When it comes to thinking about the future, just about everyone will at some point come around to talking about trends. A trend speaks to changes that we have been measuring, which means there’s normally quantitative data points (doesn’t that make everyone feel better J), and we can’t but help extrapolate into the future whatever trend line we see in a graph, and thus do we often think of trends as if they are speaking to us about the future. Despite its ubiquity in the typical organization’s discussions about the future, a trend is just one of the key “building blocks” that trained futurists use when forecasting alternative futures.
As I layout in my book, 4 Steps to the Future: A Quick and Clean Guide to Creating Foresight, trained futurists will often use the phrase “trends and emerging issues” as if they are talking about a single thing, when in fact they are referencing two key – and distinct – building blocks of foresight work. They have a tendency to speak of them at the same time in no small part because they are both generally identified and examined in the research and scanning phase of a foresight project, yet they need to be treated in very different ways.
Strictly speaking, a trend is a historical change over time. A trend describes history. At some point we decided that, for any particular issue, certain variables or changes were important and we decided to collect data on that variable over time. The rising price of a barrel of oil, the growing number of individuals with an iPhone, and the diminishing number of individuals with a middle class income are all examples of trends.
Now, many of us have a tendency to talk about trends as if they actually saying something about the future rather than merely describing the past. We do this in large part because, as human beings with incredible pattern-completing brains, we intuitively see (and create) patterns in the world around us and so, when we look at that nice little trend line on a graph, we cannot help but extrapolate that line into the future. While trends do imply something about the future – which is way they often are very important in discussions about the future – they don’t actually say anything about it. That would come from a trend forecast.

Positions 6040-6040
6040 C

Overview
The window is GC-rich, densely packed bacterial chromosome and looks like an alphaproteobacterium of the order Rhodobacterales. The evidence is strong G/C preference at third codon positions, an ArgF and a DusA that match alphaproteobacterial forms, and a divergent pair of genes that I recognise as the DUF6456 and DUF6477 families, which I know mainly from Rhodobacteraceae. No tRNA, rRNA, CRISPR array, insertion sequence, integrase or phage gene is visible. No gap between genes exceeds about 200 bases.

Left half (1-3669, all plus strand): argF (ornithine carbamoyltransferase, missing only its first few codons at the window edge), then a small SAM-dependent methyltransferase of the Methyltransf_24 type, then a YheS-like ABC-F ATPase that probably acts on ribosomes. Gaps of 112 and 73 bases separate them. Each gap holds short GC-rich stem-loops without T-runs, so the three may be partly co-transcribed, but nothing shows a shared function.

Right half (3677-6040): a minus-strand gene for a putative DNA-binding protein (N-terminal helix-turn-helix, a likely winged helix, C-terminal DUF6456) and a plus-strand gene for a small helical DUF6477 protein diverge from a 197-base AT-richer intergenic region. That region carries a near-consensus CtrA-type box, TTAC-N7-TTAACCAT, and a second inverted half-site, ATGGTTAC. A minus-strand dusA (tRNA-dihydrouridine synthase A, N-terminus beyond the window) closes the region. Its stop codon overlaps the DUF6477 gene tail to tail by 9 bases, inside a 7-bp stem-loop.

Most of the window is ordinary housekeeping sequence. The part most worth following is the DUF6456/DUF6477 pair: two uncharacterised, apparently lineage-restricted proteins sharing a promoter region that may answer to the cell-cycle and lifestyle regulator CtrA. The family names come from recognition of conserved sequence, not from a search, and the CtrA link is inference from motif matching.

And long experience with trend extrapolation and trend forecasting teaches us that all trends at some point bend or break. Our trend forecasts are very, very often more or less wrong because of any and all of the following:
- The model used to make the forecast didn’t have all of the relevant variables
- The model used to make the forecast didn’t have all of the relationships between variables correct
- The historical relationships between our chosen variables has – unbeknownst to us – actually changed, breaking a historical pattern
- The issue we are trying to model inherently produces emergent and unpredictable outcomes
One of the ways in which the field of futures studies tries to address some of these inherent trend forecasting issues is by focusing specifically on some of the emergent developments that – in the future – may play roles in bending or breaking historical trends. Thus do we end up with emerging issues analysis.
If a trend is a historical change up until the present, then an emerging issue is a possible new technology, a potential public policy issue, or a new concept or idea that, while perhaps fringe thinking today, could mature and develop into a critical mainstream issue in the future or become a major trend in its own right. Standing in the present right now and casting our gaze into the futures, examples of emerging issues include autonomous corporations that have software and robots instead of human management or staff, the emergence of digital bodyguards for children to combat cyber bullying, and the dismantling/transformation of traditional education institutions as the Millennial generation takes leadership positions.